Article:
Reporters Without Borders and the World Organization for Human Rights USA (“Human Rights USA”) are outraged that Anthony Chai, an American citizen from California, was interrogated by Thai officials in Thailand and again later in the U.S. for allegedly insulting the monarchy in 2006. Originally from Thailand, Chai was granted US citizenship in the late 1970s. He faces possible arrest if he returns to Thailand.
In 2006, Thai officials also contacted the company who hosted http://www.manusaya.com, the website where comments about the Thai king were traced to Chai’s business computer. It is believed that Chai’s IP address was provided by the web hosting company without his knowledge. In response, the U.S.-based hosting company shut down the website.
“We are concerned about the widespread impact of Thailand’s lese majeste laws, including the direct implications for nationals of other countries, especially at a time of political tension through out the country.” the organizations said. “Chai’s case seems to show that American authorities do not object to foreign officials interrogating US citizens on American soil . Even more scandalous, Thai officials can require American firms to comply with Thai laws even when operating in the US . This is contradictory to US law and protection of national business. We are urging the Department of Justice to take action regarding this case”, Reporters Without Borders and Human Rights USA declared.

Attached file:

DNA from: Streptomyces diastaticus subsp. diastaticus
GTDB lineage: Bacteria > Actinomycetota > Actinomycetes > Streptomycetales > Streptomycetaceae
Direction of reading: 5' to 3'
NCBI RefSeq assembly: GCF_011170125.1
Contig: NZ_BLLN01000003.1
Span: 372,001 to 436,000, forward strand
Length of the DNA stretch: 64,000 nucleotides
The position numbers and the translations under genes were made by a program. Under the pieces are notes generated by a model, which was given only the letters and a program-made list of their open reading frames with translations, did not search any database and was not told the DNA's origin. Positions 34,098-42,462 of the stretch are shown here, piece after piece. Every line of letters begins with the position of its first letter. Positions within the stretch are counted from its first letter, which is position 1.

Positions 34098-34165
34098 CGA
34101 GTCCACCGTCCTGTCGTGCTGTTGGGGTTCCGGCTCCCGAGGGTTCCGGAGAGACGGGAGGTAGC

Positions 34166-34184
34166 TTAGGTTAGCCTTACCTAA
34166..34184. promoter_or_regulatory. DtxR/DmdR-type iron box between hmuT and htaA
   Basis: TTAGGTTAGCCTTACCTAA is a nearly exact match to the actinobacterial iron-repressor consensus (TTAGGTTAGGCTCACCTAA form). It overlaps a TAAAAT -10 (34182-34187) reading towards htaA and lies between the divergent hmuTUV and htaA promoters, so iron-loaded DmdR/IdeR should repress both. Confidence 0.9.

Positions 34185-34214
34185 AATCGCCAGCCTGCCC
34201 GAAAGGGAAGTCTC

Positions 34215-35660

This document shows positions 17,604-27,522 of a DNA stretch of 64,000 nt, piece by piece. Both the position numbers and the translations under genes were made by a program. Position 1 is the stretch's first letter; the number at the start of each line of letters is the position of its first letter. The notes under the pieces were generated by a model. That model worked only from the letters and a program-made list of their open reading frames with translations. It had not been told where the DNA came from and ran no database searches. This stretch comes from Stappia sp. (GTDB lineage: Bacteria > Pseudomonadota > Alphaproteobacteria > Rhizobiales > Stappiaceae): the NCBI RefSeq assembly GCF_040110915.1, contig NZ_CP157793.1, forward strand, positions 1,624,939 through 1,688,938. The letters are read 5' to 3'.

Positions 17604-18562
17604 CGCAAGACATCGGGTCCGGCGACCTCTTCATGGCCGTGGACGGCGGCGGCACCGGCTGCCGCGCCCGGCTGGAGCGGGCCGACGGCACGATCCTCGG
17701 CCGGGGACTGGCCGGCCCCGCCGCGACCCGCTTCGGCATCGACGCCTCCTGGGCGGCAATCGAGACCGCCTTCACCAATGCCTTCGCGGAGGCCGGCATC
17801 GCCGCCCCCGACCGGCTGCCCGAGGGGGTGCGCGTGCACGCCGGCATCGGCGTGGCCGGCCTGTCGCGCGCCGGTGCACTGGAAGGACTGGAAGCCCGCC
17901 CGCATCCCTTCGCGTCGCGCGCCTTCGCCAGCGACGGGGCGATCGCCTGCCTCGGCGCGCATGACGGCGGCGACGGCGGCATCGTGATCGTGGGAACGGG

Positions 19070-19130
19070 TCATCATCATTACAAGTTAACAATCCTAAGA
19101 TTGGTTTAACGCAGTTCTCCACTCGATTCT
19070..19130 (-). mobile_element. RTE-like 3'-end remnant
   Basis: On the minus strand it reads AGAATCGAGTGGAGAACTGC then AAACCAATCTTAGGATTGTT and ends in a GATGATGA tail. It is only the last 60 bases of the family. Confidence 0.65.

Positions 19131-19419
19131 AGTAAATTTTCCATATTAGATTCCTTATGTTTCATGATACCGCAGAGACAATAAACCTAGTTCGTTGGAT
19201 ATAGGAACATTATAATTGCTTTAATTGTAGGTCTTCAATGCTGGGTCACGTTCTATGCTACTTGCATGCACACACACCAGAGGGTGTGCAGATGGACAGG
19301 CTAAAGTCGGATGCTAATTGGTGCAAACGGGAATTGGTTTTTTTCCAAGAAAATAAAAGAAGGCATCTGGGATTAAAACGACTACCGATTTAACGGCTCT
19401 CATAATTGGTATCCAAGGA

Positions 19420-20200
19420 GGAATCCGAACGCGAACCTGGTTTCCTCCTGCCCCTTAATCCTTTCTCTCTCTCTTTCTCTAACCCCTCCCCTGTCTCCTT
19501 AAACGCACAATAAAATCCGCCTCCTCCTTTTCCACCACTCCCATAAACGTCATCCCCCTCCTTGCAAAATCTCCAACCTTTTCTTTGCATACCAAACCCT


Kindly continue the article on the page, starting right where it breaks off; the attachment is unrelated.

Anthony Chai told Reporters Without Borders and Human Rights USA: ”According to one of the officials who came to interrogate me, he said he wanted to finish his report and to secure documents, booklets relating to the Thai monarchy. Fearing that I might not be able to go back to Thailand, I did cooperate with him, the Thai prosecutor and a palace representative fully. They were a party of three. I answered whatever he needed for his police report and gave him some literature and booklets regarding the Thai monarchy that my assistant and I had received in the mail during the past years. I was shocked to learn that Thai authorities have decided to file a lese majeste charge against me.”
The Fourth Amendment of the American Constitution states: “The right of people to be secure in their persons, houses, papers and effects, against unreasonable searches and seizures, shall not be violated, and no warrants shall issue, but upon probable cause, supported by Oath or affirmation, and particularly describing the place to be searched, and the persons or things to be seized.”